Type 1 diabetes (T1D) is a debilitating autoimmune disease with the incidence on the increase in developed countries. Many facts point at microbial involvement in the regulation of T1D. In preliminary studies we have established that: a. non-obese diabetic (NOD) mice lacking MyD88 adaptor were resistant to spontaneous T1D when housed in conventional specific-pathogen-free (SPF) conditions;b. MyD88 KO NOD mice did not show systemic tolerance to islet antigens, but did show tolerance of T cells to such antigens in the local pancreatic lymph nodes;c. when the same animals were made germ-free (GF), they developed diabetes with the frequency of about 100%;d. when GF MyD88 KO animals were reconstituted with the defined microflora, the diabetes incidence was reduced. Taken together the data suggested that commensal (not pathogenic) microbes in the gut influenced the development of T1D. The likely role of MyD88 is to control commensal microbes. When MyD88 is missing, the changes in gut microbiota ensue. To support that idea, we have performed the metagenomic analysis of the gut microbiota (16S rRNA genes sequencing) from normal NOD and MyD88 KO animals, and discovered significant and meaningful differences between them. Taking advantage of knock-out and conditional knock- out mice, the germ-free technology and metagenomic sequencing approach, we will pursue the following aims 1. Uncover MyD88-dependent mechanisms that control commensal microbes, thus promoting T1D. We will test a possible role of TLR2 as well as the role of B cells and intestinal epithelial cells in control of intestinal microbiota and study the cellular basis for resistance of MyD88 KO mice to T1D by conditional elimination of MyD88. 2. Elucidate MyD88-independent mechanisms by which commensals cause T cell tolerance. We will test different Pattern Recognition receptors (PRRs) for their role in prevention of T1D. We will use the results of a gene expression analysis: test expression of identified genes in cellular subsets in PLN and an importance of CCR5 in prevention of T1D by microbiota. We will address the role of antigen presenting cells (APC) and regulatory T cells (Treg) in local tolerance induced by microbiota. 3. Study the role of intestinal microbiota in prevention of T1D. We will test a hypothesis that particular bacteria protect against T1D and test the ability of selected microbial communities to reverse clinical diabetes in GF mice by themselves or in combination with immunosuppression.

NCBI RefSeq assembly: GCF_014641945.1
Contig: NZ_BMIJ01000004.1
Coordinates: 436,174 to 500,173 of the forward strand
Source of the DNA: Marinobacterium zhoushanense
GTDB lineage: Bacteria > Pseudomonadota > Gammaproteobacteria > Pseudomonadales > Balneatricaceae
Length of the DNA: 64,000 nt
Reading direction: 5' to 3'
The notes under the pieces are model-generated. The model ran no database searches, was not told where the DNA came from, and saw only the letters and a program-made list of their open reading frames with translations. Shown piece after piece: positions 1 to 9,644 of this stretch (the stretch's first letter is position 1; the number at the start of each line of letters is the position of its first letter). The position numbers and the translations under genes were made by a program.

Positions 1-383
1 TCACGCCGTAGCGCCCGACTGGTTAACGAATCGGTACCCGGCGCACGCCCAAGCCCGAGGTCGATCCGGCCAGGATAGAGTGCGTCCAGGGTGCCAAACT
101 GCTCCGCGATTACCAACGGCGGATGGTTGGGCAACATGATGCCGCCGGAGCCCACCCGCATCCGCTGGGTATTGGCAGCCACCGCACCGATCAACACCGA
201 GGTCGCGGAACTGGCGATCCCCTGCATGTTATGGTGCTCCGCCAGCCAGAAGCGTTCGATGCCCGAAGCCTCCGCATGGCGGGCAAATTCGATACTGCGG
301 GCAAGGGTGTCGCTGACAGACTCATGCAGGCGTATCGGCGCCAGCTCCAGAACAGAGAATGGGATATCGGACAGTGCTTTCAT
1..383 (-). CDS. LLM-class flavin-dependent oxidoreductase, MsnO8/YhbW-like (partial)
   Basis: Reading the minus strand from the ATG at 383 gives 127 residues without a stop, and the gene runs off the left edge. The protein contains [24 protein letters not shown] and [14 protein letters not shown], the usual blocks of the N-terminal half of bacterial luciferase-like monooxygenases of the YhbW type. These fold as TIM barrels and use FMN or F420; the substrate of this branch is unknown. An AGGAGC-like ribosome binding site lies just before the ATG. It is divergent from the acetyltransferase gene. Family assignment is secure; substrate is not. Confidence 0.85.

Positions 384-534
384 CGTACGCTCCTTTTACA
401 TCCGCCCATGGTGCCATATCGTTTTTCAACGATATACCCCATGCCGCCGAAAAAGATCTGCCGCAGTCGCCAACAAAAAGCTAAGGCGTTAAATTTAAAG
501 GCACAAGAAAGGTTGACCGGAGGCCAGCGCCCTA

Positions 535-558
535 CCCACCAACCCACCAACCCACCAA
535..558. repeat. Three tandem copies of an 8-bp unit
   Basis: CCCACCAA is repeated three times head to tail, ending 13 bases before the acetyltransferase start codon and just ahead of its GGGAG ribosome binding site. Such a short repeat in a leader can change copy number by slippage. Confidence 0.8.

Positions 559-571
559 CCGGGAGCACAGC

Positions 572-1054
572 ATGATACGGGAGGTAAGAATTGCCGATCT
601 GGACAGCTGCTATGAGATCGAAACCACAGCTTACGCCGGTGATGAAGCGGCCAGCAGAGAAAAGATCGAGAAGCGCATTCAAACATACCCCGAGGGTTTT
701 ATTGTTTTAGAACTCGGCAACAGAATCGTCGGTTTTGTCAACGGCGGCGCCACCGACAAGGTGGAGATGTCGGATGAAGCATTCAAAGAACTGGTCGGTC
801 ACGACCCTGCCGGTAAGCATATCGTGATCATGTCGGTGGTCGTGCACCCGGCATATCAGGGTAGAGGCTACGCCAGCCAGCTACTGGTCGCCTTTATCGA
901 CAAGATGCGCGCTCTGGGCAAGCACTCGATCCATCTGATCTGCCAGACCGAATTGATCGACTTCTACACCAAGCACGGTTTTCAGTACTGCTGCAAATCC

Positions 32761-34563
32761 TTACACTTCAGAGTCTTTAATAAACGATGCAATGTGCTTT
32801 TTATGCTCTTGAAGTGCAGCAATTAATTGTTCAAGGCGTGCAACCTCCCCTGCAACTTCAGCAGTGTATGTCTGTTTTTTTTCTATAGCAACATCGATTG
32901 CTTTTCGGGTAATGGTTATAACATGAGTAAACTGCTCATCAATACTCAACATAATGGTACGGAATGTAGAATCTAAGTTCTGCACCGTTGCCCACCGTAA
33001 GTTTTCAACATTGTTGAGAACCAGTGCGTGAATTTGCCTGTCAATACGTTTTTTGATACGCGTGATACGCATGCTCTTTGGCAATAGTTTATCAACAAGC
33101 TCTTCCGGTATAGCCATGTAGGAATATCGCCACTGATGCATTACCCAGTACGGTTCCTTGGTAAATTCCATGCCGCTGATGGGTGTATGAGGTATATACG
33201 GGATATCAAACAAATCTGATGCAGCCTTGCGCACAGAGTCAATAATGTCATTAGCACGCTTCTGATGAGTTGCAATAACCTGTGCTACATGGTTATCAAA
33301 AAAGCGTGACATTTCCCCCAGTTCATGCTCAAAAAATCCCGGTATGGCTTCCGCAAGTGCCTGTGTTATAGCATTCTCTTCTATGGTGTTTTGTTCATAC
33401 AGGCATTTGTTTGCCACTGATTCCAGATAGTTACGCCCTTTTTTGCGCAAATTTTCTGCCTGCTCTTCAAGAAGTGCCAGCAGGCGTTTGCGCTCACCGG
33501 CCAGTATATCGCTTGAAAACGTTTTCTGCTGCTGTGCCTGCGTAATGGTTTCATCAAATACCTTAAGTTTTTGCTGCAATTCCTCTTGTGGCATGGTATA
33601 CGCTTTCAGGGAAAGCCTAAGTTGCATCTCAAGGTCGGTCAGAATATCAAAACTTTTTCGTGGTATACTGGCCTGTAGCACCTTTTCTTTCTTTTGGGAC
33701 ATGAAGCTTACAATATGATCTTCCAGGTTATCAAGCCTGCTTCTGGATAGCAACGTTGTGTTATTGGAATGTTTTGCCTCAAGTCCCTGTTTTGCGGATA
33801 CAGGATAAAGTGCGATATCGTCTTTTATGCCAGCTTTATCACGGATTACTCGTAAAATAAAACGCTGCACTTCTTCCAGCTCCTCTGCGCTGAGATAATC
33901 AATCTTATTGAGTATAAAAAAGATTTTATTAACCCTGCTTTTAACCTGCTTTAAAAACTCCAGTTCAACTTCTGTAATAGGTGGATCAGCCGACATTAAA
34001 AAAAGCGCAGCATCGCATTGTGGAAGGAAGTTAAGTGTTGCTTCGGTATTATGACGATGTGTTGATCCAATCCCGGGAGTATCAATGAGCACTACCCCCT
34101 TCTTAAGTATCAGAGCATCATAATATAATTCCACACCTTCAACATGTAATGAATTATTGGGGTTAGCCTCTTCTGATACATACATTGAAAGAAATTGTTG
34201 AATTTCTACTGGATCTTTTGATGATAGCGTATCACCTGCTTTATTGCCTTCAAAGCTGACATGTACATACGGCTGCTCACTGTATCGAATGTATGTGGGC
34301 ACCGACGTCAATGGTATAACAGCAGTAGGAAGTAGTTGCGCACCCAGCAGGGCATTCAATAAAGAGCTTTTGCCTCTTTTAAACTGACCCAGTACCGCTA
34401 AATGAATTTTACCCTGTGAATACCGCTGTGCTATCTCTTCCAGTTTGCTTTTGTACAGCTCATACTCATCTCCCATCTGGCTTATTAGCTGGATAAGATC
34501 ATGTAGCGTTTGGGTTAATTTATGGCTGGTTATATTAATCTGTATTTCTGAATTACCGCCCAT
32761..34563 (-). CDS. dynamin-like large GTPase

Public Health Relevance

The proposal is devoted to the studies of animals (NOD, non-obese diabetic strain of mice) prone to Type 1 diabetes (T1D) and also lacking control over intestinal microbes due to the disruption of their innate immune system. These mice are protected from T1D by their intestinal microbes, whereas same animals without microbes (germ-free, GF) are not protected. Using these animals and their GF counterparts, we will dissect the signaling pathways involved in protection from T1D, characterize microbial lineages capable of protection from T1D, and perform microbial transplants to test the possibility of translation of our prevention tactics to humans.

Agency
National Institute of Health (NIH)
Institute
National Institute of Allergy and Infectious Diseases (NIAID)
Type
Research Project (R01)
Project #
5R01AI082418-05
Application #
8640874
Study Section
Hypersensitivity, Autoimmune, and Immune-mediated Diseases Study Section (HAI)
Program Officer
Bourcier, Katarzyna
Project Start
2010-05-15
Project End
2015-04-30
Budget Start
2014-05-01
Budget End
2015-04-30
Support Year
5
Fiscal Year
2014
Total Cost
$380,556
Indirect Cost
$133,056
Name
University of Chicago
Department
Pathology
Type
Schools of Medicine
DUNS #
005421136
City
Chicago
State
IL
Country
United States
Zip Code
60637
Wilks, Jessica; Beilinson, Helen; Theriault, Betty et al. (2014) Antibody-mediated immune control of a retrovirus does not require the microbiota. J Virol 88:6524-7
Yurkovetskiy, Leonid; Burrows, Michael; Khan, Aly A et al. (2013) Gender bias in autoimmunity is influenced by microbiota. Immunity 39:400-12
Chervonsky, Alexander V (2013) Microbiota and autoimmunity. Cold Spring Harb Perspect Biol 5:a007294
Chervonsky, Alexander V (2012) Intestinal commensals: influence on immune system and tolerance to pathogens. Curr Opin Immunol 24:255-60
Kane, Melissa; Case, Laure K; Kopaskie, Karyl et al. (2011) Successful transmission of a retrovirus depends on the commensal microbiota. Science 334:245-9